By M. Abraham
Researchers at the UCLA Henry Samueli School of Engineering and Applied Science have achieved a new world record in high-frequency submillimeter waves. The record-setting 324-gigahertz frequency was accomplished using a voltage-controlled oscillator in a 90-nanometer complementary metal-oxide semiconductor (CMOS) integrated circuit, a technology used in chips such as microprocessors.
The signal generator, which produces frequencies nearly 70 percent faster than other CMOS oscillators, paves the way for a new generation of submillimeter devices that could someday be used in high-resolution sensors on spacecraft, and here on Earth in a new class of highly integrated and lightweight imagers that could literally cut through fog and see through clothing fabrics. And because frequency ultimately means bandwidth, “the higher frequency increases the available bandwidth,” said M.C. Frank Chang, UCLA professor of electrical engineering, who leads the research team. That greater bandwidth translates into faster communication speeds.
With traditional 90-nanometer CMOS circuit approaches, it is virtually impossible to generate usable submillimeter signals with a frequency higher than about 190 GHz. That’s because conventional oscillator circuits are nonlinear systems in which increases in frequency are accompanied by a corresponding loss in gain or efficiency and an increase in noise, making them unsuitable for practical applications.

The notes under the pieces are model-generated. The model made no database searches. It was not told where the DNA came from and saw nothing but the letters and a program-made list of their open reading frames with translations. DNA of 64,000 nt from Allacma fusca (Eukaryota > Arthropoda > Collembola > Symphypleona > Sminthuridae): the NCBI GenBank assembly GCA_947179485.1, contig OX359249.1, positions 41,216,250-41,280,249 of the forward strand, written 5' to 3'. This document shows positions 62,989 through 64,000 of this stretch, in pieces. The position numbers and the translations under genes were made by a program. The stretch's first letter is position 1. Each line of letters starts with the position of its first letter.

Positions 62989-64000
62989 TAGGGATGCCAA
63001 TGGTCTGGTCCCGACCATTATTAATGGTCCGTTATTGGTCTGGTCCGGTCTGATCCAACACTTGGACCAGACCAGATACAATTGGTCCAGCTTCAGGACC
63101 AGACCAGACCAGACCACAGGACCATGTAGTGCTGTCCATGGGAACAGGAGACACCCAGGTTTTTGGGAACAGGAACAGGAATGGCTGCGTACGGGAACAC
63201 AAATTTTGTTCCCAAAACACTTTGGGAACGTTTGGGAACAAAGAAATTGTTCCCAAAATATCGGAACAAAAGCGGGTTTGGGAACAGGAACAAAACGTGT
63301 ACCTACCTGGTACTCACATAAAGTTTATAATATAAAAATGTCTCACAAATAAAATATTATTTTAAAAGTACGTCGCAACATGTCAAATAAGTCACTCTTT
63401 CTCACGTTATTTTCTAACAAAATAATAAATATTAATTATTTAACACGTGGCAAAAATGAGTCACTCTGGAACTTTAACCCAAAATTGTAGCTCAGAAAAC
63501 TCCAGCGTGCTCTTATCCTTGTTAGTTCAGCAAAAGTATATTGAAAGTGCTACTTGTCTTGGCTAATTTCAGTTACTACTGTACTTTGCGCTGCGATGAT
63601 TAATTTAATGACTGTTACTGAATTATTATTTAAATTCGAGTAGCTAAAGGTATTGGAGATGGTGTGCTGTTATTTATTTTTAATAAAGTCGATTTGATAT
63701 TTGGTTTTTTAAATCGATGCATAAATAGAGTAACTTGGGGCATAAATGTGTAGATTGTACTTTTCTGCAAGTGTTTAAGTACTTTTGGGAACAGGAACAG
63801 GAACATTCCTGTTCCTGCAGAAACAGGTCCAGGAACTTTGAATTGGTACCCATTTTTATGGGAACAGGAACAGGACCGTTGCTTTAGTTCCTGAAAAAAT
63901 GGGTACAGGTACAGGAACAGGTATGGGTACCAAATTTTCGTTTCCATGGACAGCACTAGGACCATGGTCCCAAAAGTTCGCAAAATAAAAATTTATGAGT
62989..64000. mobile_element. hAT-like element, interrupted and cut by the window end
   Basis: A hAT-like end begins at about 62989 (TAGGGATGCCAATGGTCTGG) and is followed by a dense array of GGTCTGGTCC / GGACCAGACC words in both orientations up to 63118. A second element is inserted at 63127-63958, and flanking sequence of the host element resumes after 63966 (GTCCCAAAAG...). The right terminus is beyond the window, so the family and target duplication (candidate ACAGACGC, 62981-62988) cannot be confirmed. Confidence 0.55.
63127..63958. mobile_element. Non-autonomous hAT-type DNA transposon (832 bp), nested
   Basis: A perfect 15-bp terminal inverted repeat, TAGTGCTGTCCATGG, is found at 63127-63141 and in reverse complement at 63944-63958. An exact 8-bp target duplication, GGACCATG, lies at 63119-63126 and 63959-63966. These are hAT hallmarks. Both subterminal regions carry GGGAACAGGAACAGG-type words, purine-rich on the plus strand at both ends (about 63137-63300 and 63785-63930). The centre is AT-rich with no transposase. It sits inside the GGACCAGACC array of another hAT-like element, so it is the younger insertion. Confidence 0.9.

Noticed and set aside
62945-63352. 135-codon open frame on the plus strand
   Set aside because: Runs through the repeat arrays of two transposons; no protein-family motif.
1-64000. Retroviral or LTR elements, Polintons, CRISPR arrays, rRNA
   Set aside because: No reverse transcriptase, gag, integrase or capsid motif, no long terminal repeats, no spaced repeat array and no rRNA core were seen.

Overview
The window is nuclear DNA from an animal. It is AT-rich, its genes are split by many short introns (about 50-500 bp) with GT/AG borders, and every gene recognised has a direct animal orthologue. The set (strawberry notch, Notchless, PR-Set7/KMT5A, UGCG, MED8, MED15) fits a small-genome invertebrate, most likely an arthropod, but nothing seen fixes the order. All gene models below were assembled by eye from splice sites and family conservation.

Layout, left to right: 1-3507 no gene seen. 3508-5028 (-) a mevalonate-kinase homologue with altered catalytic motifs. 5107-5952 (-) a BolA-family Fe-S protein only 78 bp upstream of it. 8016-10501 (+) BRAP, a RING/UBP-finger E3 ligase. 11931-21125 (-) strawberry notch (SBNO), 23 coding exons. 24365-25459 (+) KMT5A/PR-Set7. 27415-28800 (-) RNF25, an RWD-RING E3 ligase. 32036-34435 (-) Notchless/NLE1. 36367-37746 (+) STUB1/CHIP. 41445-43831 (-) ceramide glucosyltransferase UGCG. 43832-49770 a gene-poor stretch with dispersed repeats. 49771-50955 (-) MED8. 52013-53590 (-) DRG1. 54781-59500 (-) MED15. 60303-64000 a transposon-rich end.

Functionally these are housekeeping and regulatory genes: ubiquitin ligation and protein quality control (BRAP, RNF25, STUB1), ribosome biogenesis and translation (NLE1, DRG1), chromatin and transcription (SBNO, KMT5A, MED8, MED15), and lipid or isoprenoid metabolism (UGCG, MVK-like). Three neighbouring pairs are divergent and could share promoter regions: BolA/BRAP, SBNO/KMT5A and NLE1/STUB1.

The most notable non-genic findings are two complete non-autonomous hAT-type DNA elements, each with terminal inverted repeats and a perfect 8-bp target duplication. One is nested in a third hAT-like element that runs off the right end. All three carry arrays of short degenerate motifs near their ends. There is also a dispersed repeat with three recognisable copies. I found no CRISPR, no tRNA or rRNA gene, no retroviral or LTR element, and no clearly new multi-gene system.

Chang, who also is director of UCLA Engineering’s High Speed Electronics Laboratory, and researchers Daquan Huang and Tim LaRocca skirted the issues using a technological sleight of hand — and some unique analog signal processing.
The researchers first generated a voltage-controlled CMOS oscillator, or CMOS VCO, operating at a fundamental frequency of 81GHz with phase-shifted outputs at 0, 90, 180 and 270 degrees, respectively. By linearly superimposing these four (or quadruple) rectified phase-shifted outputs in real time, they ultimately generated a waveform with a resultant oscillation frequency that is four times the fundamental frequency, or 324 GHz. This new frequency generation method, in principle, has high DC-to-RF conversion efficiency (up to 8 percent) and has low phase noise, comparable to that of the constituent fundamental oscillation signal.
“When you go back to the fundamental math and physics, you find that you can do this and not pay much of a price. That’s the beauty of it,” Chang said. “If you use digital signal processing, you can synthesize this and synthesize that, but you pay the price for it with a loss of energy.”
The measurement test of the 324-GHz signal was conducted by engineers Lorene Samoska and Andy Fung of NASA’s Jet Propulsion Laboratory in Pasadena, which has facilities to test these high-frequency ranges. JPL and NASA are particularly interested in submillimeter technology because submillimeter-range wavelengths are ideal for deep-space remote sensing — there is no atmosphere in space to dampen the signals. Higher frequency signals, in turn, produce higher resolution images. “You can see better,” Chang said.
CMOS technology makes future submillimeter-wave devices easily integrated with advanced microprocessors on-chip and can be very lightweight, so these sensors would be portable. “Foot soldiers could backpack them into the battle zone, for example,” Chang said.
Main Image: Professor Frank Chang and Researchers Tim LaRocca and Daquan Huang